• How long has this product or service been available and what is the track record?
  • Is there a guarantee?
  • How is the product or service delivered?
  • Other pertinent questions specific to their needs.

On the other hand, if you’re looking for a job.

  • What specific company, companies, or industry are you looking to land in?
  • What is your experience in this, or related fields?
  • What specific skills do you possess that make you a viable candidate for this line of work?

That conversation may not be with the person who heard your elevator speech. It could be with someone referred by someone who heard it. That’s one reason the Immediate Goals of an elevator speech are critical.

Immediate goals of an elevator speech

The goal of all communication, verbal, written, or visual, is the same. We want the audience, as quickly as possible, to GET IT!

The immediate goal of your elevator speech should be clarity and understanding.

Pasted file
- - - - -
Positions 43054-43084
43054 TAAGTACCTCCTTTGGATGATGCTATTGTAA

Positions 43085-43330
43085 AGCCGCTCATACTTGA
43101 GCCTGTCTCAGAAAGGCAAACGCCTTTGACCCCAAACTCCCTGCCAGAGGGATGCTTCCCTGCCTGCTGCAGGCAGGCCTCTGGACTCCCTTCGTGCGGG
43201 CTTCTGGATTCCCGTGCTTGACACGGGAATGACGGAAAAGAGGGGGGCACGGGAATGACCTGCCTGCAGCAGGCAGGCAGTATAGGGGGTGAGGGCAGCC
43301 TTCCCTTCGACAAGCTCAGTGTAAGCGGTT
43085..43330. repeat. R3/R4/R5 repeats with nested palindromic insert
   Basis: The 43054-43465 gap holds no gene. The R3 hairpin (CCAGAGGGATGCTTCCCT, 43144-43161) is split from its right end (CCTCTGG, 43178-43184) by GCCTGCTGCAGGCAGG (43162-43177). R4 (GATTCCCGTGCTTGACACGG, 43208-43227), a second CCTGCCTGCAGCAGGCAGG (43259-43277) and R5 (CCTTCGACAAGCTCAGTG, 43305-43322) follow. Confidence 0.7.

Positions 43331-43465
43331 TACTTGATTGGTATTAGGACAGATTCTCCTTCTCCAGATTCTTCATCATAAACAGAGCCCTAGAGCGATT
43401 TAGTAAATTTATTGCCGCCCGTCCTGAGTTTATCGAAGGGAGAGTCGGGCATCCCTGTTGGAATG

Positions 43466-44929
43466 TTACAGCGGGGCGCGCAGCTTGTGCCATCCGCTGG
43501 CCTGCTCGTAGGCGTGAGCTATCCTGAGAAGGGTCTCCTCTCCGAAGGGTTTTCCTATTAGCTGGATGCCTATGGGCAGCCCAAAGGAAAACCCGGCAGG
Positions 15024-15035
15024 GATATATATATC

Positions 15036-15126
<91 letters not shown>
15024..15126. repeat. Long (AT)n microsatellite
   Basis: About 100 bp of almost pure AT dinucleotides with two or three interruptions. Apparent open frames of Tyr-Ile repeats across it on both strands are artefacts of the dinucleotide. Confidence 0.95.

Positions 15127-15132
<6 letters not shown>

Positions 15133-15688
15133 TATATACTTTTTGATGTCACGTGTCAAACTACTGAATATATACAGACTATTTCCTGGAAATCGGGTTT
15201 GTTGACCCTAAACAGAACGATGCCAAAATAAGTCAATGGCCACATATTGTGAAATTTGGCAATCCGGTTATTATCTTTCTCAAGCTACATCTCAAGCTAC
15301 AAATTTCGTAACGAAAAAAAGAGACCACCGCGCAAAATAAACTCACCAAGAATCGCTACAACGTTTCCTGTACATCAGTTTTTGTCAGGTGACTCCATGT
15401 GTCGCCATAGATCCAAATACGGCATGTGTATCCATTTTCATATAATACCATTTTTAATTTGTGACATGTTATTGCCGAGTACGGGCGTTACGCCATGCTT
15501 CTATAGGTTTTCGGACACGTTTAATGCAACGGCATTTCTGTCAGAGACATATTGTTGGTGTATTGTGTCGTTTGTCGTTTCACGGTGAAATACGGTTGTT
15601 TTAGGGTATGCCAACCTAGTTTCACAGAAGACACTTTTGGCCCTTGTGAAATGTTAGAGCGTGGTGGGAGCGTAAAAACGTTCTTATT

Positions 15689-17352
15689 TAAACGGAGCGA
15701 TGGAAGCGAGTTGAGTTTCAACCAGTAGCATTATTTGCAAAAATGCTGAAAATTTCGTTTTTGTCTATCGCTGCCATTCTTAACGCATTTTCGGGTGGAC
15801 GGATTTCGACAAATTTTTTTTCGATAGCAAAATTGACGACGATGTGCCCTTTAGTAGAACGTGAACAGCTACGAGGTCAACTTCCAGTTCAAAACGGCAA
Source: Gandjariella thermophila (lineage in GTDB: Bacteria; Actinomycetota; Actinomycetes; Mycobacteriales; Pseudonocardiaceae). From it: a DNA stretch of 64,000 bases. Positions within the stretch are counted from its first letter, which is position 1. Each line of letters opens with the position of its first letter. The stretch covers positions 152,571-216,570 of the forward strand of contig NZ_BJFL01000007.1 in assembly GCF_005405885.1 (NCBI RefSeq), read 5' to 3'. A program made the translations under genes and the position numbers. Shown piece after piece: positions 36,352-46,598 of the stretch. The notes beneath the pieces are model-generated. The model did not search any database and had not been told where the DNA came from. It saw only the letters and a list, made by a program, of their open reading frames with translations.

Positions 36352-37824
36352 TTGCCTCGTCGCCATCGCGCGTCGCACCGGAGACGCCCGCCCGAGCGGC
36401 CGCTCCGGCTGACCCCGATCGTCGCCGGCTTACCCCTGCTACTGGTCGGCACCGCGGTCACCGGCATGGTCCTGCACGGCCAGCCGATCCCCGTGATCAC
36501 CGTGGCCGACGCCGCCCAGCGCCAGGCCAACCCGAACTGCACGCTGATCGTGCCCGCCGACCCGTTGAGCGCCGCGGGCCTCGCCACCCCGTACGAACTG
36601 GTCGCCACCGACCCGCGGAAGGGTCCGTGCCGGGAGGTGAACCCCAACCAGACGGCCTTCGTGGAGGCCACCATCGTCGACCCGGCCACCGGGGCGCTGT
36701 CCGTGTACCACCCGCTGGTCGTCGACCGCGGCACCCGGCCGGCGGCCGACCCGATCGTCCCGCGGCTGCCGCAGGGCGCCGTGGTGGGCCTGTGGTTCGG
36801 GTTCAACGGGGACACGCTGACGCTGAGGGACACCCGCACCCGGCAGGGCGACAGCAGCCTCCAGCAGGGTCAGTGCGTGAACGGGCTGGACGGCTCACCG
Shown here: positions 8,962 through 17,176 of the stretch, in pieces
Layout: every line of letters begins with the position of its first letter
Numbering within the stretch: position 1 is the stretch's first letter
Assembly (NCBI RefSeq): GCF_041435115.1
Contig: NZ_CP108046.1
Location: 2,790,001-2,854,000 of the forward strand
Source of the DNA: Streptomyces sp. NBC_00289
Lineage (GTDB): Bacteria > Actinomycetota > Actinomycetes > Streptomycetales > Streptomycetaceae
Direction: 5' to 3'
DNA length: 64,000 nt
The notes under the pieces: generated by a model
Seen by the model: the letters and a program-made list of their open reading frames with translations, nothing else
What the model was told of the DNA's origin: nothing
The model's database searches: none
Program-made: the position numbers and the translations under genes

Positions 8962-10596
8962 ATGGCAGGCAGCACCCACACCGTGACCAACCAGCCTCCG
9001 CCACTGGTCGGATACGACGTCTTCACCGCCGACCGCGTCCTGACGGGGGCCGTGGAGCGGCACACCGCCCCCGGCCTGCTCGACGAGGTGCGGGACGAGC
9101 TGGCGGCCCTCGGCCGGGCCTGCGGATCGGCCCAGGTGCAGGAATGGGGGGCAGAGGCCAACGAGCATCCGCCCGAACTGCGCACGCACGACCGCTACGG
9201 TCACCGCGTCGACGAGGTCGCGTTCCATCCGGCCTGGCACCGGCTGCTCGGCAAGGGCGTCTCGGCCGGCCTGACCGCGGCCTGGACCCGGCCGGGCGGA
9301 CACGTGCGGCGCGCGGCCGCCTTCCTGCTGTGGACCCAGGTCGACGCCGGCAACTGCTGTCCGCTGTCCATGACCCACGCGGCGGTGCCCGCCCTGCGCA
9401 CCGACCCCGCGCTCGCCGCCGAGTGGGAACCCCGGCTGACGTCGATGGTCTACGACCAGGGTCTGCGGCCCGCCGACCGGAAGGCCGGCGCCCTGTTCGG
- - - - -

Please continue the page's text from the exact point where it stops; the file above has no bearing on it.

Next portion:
Everyone who hears it should know exactly what you do or what job you are seeking. Then, they should be able to tell others precisely what you do.

Clarity is not optional. Don’t be clever with words or phrases that can’t be interpreted immediately. Use plain, simple language, avoiding buzzwords, acronyms, and techno-speak. You won’t impress people with words they don’t know. You’ll lose them!

If they don’t get it, they’ll never be a prospect nor will they ever refer you.

There are three possible outcomes:

Number 1: People hearing it want to talk to you right away. They want to have a conversation and get details.

Number 2: They don’t need what you offer, but if they ever do, they would be very comfortable having that talk with you because you’ve established credibility and presented yourself as an expert.